253-5 Planting Dates and Methods for Spring Canola Establishment, Flowering and Yield in the U.S. Central High Plains.

See more from this Division: U.S. Canola Association Research Conference
See more from this Session: Canola Agronomy Crop Production: Spring
Wednesday, November 3, 2010: 8:45 AM
Long Beach Convention Center, Room 201A, Second Floor
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Robert Aiken, Kansas State University, Colby, KS, David Baltensperger, Texas A&M University, College Station, TX, James Krall, Department of Plant Sciences, University of Wyoming, Lingle, WY, Jerry Johnson, C12 Plant Science Building, Colorado State University, Fort Collins, CO and Alexander Pavlista, University of Nebraska-Lincoln, Scottsbluff, NE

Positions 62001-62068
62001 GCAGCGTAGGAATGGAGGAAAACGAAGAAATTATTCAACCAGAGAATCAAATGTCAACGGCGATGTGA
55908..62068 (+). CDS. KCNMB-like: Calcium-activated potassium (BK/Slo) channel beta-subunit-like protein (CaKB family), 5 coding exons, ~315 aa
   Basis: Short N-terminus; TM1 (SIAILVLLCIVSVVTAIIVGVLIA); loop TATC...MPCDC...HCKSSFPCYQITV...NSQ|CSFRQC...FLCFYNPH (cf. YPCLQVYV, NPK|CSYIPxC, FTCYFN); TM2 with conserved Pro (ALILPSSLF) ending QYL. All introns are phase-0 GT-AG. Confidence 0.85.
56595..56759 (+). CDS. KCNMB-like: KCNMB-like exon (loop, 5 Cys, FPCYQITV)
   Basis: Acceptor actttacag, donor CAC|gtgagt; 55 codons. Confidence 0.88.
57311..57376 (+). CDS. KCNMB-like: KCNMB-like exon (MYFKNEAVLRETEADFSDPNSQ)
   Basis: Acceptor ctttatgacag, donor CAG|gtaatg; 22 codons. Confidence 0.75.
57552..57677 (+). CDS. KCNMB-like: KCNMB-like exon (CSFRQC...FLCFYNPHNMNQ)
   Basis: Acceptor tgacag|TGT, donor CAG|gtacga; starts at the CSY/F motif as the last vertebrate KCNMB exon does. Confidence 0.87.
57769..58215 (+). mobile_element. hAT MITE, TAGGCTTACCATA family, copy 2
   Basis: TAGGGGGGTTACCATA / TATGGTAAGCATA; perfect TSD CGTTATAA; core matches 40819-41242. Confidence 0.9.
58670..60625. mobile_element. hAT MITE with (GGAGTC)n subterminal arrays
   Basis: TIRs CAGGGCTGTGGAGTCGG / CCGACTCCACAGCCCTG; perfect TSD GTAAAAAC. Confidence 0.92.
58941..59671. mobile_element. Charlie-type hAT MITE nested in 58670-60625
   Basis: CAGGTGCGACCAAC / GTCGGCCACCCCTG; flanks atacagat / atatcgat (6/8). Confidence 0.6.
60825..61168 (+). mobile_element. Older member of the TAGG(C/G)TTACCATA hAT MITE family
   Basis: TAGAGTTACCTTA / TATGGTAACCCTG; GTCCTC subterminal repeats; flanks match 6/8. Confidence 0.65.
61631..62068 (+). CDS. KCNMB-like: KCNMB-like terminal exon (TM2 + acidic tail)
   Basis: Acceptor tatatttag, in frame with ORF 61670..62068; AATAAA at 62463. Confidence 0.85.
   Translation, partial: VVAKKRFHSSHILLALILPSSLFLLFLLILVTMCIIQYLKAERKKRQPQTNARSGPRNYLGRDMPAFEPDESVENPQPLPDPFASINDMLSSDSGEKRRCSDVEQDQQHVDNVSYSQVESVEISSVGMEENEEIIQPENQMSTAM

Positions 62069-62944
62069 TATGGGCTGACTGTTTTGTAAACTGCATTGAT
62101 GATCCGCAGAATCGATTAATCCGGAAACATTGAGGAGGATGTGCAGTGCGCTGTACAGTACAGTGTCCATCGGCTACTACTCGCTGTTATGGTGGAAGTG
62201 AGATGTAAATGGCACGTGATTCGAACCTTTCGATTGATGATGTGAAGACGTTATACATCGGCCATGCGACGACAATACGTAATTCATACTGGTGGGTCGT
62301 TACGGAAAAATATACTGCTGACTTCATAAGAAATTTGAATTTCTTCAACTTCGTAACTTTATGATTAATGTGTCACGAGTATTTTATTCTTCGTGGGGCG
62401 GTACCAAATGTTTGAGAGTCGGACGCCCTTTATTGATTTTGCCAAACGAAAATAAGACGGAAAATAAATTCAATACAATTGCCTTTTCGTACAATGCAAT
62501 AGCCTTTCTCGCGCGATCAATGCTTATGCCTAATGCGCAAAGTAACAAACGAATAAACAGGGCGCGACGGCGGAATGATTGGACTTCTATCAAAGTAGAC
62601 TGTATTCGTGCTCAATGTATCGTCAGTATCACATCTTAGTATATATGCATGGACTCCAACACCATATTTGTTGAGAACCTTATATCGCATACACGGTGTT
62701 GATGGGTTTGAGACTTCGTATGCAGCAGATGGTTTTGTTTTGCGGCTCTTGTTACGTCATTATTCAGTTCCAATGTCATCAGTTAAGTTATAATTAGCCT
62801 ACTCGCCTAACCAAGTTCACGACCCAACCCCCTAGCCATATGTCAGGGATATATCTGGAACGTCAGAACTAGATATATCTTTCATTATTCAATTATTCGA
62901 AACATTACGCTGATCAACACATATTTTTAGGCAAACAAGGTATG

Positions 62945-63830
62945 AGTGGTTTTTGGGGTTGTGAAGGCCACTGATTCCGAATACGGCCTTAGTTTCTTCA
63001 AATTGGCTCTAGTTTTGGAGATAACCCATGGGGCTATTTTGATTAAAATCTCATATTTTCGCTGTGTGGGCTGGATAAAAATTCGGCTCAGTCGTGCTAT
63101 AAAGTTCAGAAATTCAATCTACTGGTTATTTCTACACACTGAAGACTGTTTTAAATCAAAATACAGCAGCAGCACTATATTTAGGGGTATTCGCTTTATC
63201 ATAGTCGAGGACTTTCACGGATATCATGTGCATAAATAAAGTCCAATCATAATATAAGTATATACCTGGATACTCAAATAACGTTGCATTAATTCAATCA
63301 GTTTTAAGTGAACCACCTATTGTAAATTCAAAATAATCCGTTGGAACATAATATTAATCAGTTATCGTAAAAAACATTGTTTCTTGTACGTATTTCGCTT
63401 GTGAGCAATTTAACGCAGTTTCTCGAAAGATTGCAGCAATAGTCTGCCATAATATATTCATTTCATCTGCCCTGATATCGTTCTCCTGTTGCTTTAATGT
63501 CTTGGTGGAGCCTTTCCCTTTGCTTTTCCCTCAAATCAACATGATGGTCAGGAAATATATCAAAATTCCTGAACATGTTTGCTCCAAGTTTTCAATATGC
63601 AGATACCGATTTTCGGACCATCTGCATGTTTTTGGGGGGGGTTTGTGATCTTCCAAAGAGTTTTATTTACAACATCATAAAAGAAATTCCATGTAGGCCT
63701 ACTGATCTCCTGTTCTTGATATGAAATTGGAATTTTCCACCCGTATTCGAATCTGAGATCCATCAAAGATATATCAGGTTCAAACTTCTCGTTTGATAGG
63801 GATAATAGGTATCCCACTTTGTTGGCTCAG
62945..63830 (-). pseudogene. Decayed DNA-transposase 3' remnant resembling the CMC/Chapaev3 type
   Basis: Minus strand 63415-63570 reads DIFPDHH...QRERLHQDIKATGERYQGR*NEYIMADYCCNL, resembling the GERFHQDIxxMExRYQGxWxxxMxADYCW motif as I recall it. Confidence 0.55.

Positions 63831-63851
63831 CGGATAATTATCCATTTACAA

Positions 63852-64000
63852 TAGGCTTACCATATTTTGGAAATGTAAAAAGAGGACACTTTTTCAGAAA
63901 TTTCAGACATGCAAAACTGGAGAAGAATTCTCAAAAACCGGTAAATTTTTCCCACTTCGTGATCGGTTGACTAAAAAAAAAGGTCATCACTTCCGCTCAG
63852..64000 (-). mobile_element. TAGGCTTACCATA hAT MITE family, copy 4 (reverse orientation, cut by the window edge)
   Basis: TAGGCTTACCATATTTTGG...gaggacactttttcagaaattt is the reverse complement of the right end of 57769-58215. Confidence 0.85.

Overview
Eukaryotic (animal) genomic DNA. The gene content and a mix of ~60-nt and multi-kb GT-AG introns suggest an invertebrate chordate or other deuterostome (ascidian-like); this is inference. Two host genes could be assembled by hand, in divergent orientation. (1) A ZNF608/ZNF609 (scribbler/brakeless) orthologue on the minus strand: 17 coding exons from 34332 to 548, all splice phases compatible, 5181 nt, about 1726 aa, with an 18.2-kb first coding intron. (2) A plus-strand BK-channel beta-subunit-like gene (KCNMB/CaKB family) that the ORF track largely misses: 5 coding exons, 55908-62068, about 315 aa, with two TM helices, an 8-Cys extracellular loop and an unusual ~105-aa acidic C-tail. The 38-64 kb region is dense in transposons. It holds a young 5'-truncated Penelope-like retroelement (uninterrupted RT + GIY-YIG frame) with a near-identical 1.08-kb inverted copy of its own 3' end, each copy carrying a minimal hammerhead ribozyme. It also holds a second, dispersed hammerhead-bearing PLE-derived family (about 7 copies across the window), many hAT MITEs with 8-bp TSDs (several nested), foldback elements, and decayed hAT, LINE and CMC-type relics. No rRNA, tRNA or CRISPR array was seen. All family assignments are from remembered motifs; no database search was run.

Adapted, early and short-season oilseed crops such as Brassica juncea, Brassica napus and Camelina sativa could serve as a transition crop following corn or grain sorghum and before drilling wheat in rain-fed, semi-arid, temperate cropping systems. Dry conditions can limit stand establishment; heat stress and water deficits can impair floral development, seed set and seed fill. Field studies were conducted from 2004 through 2007 at multiple locations in the U.S. central High Plains, addressing planting methods, date of planting and harvest methods. Stand establishment was favored by hoe drill but yield was favored by direct drill. Greatest emergence and yield resulted from mid-March planting date; days from emergence to 50% bloom decreased, in a linear fashion, with later emergence dates. Swathing canola three to eight days before normal combine harvest, and curing five days increased oilseed harvest by 15 – 19%.
See more from this Division: U.S. Canola Association Research Conference
See more from this Session: Canola Agronomy Crop Production: Spring